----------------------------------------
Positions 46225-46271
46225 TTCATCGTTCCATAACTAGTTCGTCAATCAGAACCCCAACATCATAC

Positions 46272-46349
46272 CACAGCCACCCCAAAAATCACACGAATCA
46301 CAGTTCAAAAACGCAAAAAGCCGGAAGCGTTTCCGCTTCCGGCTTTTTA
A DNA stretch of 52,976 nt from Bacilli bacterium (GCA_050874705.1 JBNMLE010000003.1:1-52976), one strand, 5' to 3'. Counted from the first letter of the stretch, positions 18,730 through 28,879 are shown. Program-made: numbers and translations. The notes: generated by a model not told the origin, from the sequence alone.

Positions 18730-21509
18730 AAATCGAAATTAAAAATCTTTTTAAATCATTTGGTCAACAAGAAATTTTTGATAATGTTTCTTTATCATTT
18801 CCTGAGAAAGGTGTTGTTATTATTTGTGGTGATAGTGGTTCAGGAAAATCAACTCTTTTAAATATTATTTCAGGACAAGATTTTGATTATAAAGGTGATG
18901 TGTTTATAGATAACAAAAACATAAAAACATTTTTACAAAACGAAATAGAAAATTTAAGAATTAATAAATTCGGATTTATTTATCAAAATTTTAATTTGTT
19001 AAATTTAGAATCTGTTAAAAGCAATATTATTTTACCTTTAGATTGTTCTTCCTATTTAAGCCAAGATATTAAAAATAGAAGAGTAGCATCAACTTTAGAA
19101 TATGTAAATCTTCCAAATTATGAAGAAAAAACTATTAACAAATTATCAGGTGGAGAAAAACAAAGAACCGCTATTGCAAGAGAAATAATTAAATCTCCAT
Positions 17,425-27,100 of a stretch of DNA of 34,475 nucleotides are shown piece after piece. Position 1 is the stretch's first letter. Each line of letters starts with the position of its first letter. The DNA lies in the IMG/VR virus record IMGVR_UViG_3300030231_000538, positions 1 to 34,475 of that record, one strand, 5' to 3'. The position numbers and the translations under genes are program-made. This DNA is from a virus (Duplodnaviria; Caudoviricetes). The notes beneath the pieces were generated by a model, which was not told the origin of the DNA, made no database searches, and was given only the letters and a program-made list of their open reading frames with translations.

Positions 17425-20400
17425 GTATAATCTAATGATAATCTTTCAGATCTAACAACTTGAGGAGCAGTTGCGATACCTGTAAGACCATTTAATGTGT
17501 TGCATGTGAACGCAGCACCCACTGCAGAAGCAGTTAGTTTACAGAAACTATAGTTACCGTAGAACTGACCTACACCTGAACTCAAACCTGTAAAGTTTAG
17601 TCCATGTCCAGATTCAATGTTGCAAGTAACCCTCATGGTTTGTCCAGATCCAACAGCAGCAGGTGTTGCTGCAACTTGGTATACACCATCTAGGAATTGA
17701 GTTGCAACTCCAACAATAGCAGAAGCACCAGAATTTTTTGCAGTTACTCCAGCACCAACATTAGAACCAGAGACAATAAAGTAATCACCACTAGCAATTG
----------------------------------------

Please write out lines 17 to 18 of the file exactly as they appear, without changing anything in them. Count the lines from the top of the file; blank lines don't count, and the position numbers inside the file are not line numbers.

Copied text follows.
17601 TCCATGTCCAGATTCAATGTTGCAAGTAACCCTCATGGTTTGTCCAGATCCAACAGCAGCAGGTGTTGCTGCAACTTGGTATACACCATCTAGGAATTGA
17701 GTTGCAACTCCAACAATAGCAGAAGCACCAGAATTTTTTGCAGTTACTCCAGCACCAACATTAGAACCAGAGACAATAAAGTAATCACCACTAGCAATTG